Video: SAT Practice Test 1 β€’ Section 4 β€’ Question 26

Which of the following functions corresponds to a graph in the π‘₯𝑦-plane with π‘₯-intercepts at βˆ’3 and 5 and a 𝑦-intercept of 30? [A] 𝑓(π‘₯) = (6π‘₯ + 2) (π‘₯ βˆ’ 5) [B] 𝑓(π‘₯) = (2π‘₯ + 6)(π‘₯ + 5) [C] 𝑓(π‘₯) = (βˆ’2π‘₯ βˆ’ 6)(π‘₯ βˆ’ 5) [D] 𝑓(π‘₯) = (π‘₯ + 3)(π‘₯ βˆ’ 5)

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Video Transcript

Which of the following functions corresponds to a graph in the π‘₯𝑦-plane with π‘₯-intercepts at negative three and five and a 𝑦-intercept of 30? a) 𝑓 of π‘₯ is equal to six π‘₯ plus two multiplied by π‘₯ minus five. b) 𝑓 of π‘₯ is equal to two π‘₯ plus six multiplied by π‘₯ plus five. c) 𝑓 of π‘₯ is equal to negative two π‘₯ minus six multiplied by π‘₯ minus five. Or d) 𝑓 of π‘₯ is equal to π‘₯ plus three multiplied by π‘₯ minus five.

So the first thing we want to take a look at is the fact that we have π‘₯-intercepts at negative three and five. That means that our function will have zeros at negative three and five. So to check the zeros of our functions, so our possible four answers, what we can do is set them equal to zero.

So first of all, for a, we have six π‘₯ plus two multiplied by π‘₯ minus five is equal to zero. Now to calculate what the zeros are or the π‘₯-values, what we need to do is make one of our parentheses equal to zero, because at least one of them needs to be equal to zero to have a result of zero, because zero multiplied by anything gives us zero.

So first of all, we’re gonna set the left-hand parenthesis to zero. So we’ve got six π‘₯ plus two equals zero. So then if I subtract two from each side of the equation, I’m gonna get six π‘₯ is equal to negative two. So then what I can do is divide each side of the equation by six to find out what π‘₯ would be.

So we can find out that one of our π‘₯-values, so one of our zeros, is gonna be equal to negative two over six for this function. Well, negative two over six is not negative three or five because actually if we simplified it, it’d be equal to negative a third. So therefore, we can say that function a is definitely not the correct function.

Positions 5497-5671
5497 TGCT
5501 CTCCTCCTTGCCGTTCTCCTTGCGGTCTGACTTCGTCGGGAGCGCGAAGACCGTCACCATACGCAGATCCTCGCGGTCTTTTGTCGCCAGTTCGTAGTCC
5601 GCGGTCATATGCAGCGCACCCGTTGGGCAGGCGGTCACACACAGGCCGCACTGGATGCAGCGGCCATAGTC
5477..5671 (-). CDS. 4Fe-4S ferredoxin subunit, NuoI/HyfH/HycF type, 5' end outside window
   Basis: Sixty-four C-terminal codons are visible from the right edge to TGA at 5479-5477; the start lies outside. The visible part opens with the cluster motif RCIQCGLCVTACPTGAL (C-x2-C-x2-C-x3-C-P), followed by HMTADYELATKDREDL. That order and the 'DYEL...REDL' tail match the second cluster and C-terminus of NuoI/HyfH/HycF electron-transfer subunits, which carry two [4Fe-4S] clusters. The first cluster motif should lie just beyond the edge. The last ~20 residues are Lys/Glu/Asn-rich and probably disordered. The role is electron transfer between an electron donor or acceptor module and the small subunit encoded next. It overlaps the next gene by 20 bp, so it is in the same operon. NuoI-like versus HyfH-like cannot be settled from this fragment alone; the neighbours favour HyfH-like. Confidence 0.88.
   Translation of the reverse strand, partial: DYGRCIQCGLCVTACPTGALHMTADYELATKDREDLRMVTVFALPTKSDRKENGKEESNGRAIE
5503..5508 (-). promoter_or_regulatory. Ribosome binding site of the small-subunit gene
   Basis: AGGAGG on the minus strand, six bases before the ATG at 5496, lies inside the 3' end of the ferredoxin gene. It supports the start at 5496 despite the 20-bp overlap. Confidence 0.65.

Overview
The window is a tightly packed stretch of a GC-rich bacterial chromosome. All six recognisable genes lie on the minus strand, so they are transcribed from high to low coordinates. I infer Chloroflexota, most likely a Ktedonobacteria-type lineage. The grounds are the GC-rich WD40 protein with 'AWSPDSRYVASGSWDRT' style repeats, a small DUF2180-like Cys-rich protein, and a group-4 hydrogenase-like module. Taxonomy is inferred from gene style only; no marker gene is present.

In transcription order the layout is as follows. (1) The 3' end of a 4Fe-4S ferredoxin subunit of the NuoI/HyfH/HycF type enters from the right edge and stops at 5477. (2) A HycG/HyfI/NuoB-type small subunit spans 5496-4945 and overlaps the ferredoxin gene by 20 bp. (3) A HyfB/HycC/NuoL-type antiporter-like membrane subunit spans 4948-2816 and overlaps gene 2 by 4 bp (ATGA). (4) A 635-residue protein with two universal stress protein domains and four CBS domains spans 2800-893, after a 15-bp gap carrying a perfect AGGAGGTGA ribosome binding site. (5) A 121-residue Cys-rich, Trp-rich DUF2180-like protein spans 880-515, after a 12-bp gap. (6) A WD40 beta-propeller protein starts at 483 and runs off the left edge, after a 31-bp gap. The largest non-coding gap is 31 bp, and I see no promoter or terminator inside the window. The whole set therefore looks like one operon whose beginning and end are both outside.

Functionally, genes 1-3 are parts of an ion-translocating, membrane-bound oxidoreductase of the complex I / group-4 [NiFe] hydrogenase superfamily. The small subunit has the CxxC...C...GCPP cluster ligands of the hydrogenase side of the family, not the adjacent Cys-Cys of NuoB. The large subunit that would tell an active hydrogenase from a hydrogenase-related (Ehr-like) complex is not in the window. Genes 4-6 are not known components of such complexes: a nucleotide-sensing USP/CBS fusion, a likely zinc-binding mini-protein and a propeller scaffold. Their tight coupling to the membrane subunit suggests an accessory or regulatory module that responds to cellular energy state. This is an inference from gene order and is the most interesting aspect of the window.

So now what we can do is move on to function b. So again, we’re gonna set it equal to zero. So we have two π‘₯ plus six multiplied by π‘₯ plus five is equal to zero. So then if we have two π‘₯ plus six equals zero, what we need to do first of all is subtract six from each side of the equation to solve this. So we have two π‘₯ is equal to negative six. And then we can divide by two to find out our value for π‘₯.

And when we do that, we get π‘₯ is equal to negative three. So great, this is one of the π‘₯-intercepts that we’re looking for. So function b is possible. So what we can do is look at the second parenthesis. So if we set this equal to zero, we get π‘₯ plus five is equal to zero. So then we can subtract five from each side of the equation. And we get π‘₯ is equal to negative five. So this is not the correct function either because our π‘₯-intercepts are negative three and five, not negative three and negative five.

So now we can move on to c. And for c, we’ve got negative two π‘₯ minus six multiplied by π‘₯ minus five is equal to zero. So now if we look at the left-hand side, to make this equal to zero, we’ve got negative two π‘₯ minus six is equal to zero. So then if we add six to each side of the equation, we get negative two π‘₯ equals six. So then what we can do is divide each side of the equation by negative two to find π‘₯.